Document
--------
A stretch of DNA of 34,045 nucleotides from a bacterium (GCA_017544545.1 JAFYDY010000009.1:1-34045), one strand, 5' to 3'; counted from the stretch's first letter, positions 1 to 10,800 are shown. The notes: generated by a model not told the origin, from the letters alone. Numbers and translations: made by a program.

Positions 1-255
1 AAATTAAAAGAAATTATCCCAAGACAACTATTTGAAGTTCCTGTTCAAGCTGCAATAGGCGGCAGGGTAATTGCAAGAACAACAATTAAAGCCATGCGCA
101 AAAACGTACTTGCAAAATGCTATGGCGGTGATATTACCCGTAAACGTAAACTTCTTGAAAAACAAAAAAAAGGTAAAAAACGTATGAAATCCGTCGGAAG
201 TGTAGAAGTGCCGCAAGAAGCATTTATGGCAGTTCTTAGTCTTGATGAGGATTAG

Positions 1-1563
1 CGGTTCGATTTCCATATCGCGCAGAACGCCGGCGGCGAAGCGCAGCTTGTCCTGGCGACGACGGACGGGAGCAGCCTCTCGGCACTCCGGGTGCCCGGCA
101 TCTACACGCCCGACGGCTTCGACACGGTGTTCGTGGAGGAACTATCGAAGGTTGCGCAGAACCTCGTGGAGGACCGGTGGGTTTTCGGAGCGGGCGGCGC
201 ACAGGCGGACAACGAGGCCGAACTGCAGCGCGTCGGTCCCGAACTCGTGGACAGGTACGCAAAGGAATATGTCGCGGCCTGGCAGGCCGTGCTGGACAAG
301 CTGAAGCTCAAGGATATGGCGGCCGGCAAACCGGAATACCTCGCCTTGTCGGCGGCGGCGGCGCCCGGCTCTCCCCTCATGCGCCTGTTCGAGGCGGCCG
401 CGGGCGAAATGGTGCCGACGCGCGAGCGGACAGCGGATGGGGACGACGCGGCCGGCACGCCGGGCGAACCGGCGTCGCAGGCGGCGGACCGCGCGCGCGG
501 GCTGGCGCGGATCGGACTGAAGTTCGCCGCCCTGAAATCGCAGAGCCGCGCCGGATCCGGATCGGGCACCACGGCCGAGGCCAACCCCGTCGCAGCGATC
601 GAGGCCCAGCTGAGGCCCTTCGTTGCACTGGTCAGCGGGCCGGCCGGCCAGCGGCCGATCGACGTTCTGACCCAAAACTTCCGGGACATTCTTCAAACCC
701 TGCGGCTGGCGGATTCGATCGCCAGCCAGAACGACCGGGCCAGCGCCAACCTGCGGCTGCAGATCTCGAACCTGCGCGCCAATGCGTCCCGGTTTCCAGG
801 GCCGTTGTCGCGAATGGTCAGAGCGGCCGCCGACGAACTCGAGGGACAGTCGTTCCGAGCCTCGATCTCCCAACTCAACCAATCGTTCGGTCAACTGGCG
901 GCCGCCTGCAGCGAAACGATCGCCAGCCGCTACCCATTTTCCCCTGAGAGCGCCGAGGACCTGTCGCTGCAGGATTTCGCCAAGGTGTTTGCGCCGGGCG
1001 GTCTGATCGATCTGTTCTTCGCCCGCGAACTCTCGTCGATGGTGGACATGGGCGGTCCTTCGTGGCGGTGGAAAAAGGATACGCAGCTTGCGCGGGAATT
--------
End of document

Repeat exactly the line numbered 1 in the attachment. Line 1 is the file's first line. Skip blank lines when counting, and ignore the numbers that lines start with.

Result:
A stretch of DNA of 34,045 nucleotides from a bacterium (GCA_017544545.1 JAFYDY010000009.1:1-34045), one strand, 5' to 3'; counted from the stretch's first letter, positions 1 to 10,800 are shown. The notes: generated by a model not told the origin, from the letters alone. Numbers and translations: made by a program.